“Yes! Come on!” she shouts, bobbing her head to a crescendo as the choir continues rolling lyrics off their tongues.
When the song ends, the room erupts into two lengthy applauses: a choir-wide celebration and another for the young soloist who quickly rejoins the bigger group with a sweeping grin.
Sinclair-Anderson bestrews the choir with encouragement and advice, taken with nodding heads. After five minutes, they break off into the next song.
Meanwhile, a smiling Burke is quietly slipping out of the room through open doors, hearing the music reverberate down the halls.
Freelance writer Royce Luu can be reached at https://sites.google.com/view/royceluu.
Justice After Death
The Office of the Chief Coroner plays a vital role in Ontario.
By Brittany Ramgolam | Featured image via iStock
On December 13, 2017, 25-year-old Ali Zaraeeneh entered an RBC in Vaughan, Ontario brandishing a handgun. He took more than a dozen bank staff and customers hostage in a terrifying ordeal that lasted an hour. Emergency Response Unit officers, an armoured vehicle and a helicopter surrounded the bank as negotiators responded to the incident. After Zaraeeneh refused to comply with an order from York Regional Police to surrender, he was fatally shot. Officers said they were forced to use lethal force to ensure the safety of the hostages.
It was revealed after the fact that Zaraeeneh suffered from mental health problems.
The police were cleared of any wrongdoing in relation to the young man’s death; however, under Ontario’s Coroners Act, a mandatory inquest was convened. The five-day hearing wasn’t held until July 26, 2021, at which time a jury was asked to propose what recommendations, if any, could be adopted to prevent a similar fatal shooting of a person with mental health issues in the future.
Toronto’s Office of the Chief Coroner has a mandate to research unusual deaths, workplace accidents and police abuses through inquests. They make sure that, “No death will be overlooked, concealed, or ignored,” according to the mission statement on their website. The Chief Coroner Office’s goal is to impact Ontario laws by evaluating past events and recommending solutions for the future. It’s an important service that few Ontarians likely know about.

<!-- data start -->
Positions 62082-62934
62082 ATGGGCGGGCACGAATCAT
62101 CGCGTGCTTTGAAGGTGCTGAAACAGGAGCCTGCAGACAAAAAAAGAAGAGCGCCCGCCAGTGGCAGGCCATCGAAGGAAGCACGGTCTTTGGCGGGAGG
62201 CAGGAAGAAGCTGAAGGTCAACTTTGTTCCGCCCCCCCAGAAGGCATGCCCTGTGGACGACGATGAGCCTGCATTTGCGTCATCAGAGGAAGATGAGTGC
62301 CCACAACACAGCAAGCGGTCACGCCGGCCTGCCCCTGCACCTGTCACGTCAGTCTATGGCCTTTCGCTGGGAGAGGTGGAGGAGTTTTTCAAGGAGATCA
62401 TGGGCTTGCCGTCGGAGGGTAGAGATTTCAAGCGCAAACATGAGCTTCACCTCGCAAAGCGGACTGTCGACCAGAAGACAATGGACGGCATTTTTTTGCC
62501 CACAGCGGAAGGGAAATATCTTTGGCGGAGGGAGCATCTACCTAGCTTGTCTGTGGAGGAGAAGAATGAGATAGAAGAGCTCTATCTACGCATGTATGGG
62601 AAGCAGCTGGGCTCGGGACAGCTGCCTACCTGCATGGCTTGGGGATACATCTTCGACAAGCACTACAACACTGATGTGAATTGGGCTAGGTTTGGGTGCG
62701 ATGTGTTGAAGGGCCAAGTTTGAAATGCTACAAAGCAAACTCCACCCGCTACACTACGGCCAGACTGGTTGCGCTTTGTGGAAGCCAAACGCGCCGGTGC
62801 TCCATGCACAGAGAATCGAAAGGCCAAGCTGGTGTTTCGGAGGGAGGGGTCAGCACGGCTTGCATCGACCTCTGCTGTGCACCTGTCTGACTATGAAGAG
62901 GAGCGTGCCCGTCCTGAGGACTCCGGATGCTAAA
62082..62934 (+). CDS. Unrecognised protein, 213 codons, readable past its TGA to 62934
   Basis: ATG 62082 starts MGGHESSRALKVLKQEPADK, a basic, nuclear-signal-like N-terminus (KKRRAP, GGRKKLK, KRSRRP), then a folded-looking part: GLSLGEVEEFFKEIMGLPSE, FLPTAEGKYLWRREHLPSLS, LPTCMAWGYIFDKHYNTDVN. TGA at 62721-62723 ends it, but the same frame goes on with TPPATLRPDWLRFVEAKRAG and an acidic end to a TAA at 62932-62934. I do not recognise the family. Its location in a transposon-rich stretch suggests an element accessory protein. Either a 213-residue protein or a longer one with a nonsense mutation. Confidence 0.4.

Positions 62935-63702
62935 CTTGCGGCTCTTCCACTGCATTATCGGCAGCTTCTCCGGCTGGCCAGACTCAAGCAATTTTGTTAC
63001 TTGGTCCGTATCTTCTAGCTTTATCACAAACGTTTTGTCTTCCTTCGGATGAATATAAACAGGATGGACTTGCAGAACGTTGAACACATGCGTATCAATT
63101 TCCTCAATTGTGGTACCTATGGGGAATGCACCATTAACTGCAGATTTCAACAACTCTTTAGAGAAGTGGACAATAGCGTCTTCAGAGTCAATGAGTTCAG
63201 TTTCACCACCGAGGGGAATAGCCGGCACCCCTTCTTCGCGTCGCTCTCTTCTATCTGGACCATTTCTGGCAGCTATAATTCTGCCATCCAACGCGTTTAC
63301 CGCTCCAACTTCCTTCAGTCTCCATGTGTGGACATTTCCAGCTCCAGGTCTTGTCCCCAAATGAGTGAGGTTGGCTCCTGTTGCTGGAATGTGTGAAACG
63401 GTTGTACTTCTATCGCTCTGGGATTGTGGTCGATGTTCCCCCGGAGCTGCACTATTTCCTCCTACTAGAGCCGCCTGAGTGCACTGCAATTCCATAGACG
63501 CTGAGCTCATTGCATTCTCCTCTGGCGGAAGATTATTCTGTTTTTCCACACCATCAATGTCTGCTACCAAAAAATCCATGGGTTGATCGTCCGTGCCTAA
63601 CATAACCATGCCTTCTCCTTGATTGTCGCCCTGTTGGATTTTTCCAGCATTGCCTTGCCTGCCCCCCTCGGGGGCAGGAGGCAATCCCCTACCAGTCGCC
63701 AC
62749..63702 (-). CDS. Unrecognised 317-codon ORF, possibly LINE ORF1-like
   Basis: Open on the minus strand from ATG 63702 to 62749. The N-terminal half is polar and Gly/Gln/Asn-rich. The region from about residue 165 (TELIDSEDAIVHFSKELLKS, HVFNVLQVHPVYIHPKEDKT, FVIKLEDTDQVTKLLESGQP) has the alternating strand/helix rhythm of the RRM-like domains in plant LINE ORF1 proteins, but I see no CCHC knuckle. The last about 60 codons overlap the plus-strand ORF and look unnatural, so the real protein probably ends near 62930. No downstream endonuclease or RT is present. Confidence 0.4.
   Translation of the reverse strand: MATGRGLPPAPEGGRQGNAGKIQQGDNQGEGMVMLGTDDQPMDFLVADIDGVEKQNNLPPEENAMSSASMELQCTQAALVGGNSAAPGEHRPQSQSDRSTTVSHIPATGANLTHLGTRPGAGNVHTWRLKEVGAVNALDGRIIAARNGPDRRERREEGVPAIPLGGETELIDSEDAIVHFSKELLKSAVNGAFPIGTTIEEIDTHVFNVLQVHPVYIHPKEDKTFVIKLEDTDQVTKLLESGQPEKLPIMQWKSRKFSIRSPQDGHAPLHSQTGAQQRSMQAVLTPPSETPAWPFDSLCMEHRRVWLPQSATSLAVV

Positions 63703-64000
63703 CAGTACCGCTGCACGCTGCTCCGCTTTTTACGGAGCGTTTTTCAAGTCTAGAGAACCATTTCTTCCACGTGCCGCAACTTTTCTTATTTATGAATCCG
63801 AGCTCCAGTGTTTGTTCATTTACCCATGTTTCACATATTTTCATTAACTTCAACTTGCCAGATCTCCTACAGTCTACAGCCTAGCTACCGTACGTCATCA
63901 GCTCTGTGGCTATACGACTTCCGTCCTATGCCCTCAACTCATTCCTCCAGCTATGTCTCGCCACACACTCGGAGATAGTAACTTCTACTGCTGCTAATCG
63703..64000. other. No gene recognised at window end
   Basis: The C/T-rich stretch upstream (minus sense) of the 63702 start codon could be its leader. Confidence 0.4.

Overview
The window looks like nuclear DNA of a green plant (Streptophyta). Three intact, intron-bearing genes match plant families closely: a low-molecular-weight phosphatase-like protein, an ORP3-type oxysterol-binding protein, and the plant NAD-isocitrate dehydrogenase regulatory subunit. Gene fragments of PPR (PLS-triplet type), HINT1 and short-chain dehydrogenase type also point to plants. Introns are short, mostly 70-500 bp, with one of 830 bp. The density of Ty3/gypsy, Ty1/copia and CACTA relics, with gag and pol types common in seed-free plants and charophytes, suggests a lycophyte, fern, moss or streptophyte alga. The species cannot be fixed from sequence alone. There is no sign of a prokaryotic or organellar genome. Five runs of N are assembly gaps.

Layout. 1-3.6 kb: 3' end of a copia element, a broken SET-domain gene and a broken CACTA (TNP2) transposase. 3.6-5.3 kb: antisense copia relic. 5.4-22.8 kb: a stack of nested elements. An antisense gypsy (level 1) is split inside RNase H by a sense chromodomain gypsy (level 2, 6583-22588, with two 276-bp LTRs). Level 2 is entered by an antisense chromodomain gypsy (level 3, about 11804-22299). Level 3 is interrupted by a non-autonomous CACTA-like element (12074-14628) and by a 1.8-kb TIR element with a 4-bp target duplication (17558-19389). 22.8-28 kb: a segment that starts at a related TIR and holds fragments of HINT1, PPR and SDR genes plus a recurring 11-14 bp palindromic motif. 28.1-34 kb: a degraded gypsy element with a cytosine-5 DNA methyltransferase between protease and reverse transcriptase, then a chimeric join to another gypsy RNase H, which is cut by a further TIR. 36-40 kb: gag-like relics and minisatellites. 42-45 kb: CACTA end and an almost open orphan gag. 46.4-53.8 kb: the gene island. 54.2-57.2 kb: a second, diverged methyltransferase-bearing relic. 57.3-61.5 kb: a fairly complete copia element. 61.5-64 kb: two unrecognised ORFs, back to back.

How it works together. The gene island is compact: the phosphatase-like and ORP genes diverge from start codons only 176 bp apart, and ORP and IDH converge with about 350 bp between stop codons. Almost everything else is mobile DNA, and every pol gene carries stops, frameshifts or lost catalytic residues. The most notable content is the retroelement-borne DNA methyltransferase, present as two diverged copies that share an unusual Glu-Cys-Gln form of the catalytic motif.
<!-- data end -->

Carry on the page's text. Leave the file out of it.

However, there has long been public interest in what a coroner’s job entails. In 1966, CBC launched a TV program called Wojek, that featured a crusading coroner (played by John Vernon) of that name. It was one of the network’s highest-rated programs at the time. Between 1976 and 1983, Quincy M.E. starring Jack Klugman, aired on NBC. The main character was a forensic pathologist who helped the Los Angeles County Coroner’s Office solve crimes.
The CBC has a new program, Coroner, which has been running since 2019. It follows a coroner who investigates suspicious, unnatural or sudden deaths in Toronto, which is as close to Dr. Dirk Huyer’s reality as it can get.
Huyer has served as the Chief Coroner of Ontario since July 2013. In 2019, just as the COVID-19 pandemic emerged, a new member joined Huyer’s team. Seconded from the Toronto Police service, Kristopher Somwaru, then 38, was assigned to provide support.
Somwaru was born into a strict household in Georgetown, Guyana, the capital of the small country located north of Brazil, on December 8, 1980. Early on, he learned to take life’s responsibilities seriously. “I made sure my brother got to and from school and had food. It was part of the culture at the time in Guyana,” Somwaru says. “Around age 11 or 12, I realized I had to grow up faster than most.”
After he immigrated to Canada with his family in 1995, his maturity served him well as he went through school, eventually joining the Toronto Police Service, and then the coroner’s office, in 2005.
Somwaru works under Prabhu Rajan, who is chief counsel to the Chief Coroner, and one of his trusted lawyers. Rajan attended the University of Manitoba in 1991 and received his degree in Criminology. After graduating, he went to Osgoode Law School at York University in 1994.
“What Somwaru does is incredibly important work. He contributes to society and helps make real change happen,” says Rajan. “It does not always work out, but you can’t give up, you have to keep trying.”
It takes a strong personality to work at the Office of the Chief Coroner. “[Somwaru] sees it to the end, and always has a plan to get there,” says Constable Lee Rinkoff, who currently works with Somwaru.
Two types of inquests can be held: discretionary and mandatory. “A discretionary inquest is when a committee comes together to decide whether to look at death or not,” says Rinkoff. “Usually, doctors bring [discretionary cases] to our attention.”
A mandatory inquest, on the other hand, is held when someone dies as a result of police involvement or in a workplace. Settings may involve the Ministry of Labour, correction facilities or similar locations.
The process of an inquest is as follows:
1. Death occurs and legal proceedings happen unrelated to the Office of the Chief Coroner.
2. A case is brought to the attention of the Office of the Chief Coroner. A team is assembled to review whether it is mandatory or discretionary.